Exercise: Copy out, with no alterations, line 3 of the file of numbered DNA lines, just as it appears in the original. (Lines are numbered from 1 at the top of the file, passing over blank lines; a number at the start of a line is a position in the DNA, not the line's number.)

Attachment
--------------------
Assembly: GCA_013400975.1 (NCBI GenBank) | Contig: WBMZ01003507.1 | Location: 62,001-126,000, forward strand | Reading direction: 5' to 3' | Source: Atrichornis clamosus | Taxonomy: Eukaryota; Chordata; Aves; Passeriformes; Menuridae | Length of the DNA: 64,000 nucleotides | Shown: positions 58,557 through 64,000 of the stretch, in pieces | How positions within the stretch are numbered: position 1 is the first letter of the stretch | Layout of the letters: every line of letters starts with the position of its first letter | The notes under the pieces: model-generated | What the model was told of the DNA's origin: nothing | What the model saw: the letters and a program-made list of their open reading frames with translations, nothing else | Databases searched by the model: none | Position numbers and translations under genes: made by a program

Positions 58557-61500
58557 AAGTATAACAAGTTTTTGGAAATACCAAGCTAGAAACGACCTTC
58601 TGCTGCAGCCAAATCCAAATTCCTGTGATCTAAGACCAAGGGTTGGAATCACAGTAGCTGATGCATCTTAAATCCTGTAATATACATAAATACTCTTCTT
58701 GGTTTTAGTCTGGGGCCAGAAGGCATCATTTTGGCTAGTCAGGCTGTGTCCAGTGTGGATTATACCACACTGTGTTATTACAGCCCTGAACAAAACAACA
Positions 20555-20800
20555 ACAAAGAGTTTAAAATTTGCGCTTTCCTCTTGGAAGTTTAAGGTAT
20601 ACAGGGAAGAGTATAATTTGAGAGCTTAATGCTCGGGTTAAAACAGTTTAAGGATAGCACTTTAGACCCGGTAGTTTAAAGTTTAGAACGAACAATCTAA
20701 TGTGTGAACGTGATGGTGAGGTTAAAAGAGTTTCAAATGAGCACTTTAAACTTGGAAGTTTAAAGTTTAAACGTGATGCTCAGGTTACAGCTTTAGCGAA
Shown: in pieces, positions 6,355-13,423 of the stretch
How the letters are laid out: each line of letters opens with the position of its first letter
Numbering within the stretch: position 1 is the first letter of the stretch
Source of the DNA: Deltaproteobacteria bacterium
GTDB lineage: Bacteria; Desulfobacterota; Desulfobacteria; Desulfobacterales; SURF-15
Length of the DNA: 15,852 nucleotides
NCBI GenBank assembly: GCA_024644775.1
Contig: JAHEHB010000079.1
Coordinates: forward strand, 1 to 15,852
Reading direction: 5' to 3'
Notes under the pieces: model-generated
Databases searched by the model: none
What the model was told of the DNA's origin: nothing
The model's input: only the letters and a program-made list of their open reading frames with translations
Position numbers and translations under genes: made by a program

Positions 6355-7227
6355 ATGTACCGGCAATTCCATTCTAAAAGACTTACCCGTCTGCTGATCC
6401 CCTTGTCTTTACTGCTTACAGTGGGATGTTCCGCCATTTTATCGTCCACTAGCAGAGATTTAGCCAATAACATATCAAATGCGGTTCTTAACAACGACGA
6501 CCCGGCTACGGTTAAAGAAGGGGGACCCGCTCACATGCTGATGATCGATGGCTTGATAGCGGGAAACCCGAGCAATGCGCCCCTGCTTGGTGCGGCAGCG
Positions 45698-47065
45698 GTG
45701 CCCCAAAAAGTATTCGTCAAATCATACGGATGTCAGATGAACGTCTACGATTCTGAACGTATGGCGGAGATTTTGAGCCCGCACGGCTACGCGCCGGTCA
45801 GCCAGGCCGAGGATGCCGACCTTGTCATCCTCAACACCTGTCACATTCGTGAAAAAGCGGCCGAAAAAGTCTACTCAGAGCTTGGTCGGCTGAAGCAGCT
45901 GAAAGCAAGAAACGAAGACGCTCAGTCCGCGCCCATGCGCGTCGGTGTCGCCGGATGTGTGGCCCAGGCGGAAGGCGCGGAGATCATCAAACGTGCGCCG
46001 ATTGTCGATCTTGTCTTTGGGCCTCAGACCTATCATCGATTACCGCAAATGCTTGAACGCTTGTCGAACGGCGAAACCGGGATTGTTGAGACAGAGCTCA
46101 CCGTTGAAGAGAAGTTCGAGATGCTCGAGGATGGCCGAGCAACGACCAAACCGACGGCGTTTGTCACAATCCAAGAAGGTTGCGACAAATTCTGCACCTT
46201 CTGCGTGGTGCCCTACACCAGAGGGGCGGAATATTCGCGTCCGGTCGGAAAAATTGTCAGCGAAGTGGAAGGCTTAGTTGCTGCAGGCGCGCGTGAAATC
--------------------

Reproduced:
58557 AAGTATAACAAGTTTTTGGAAATACCAAGCTAGAAACGACCTTC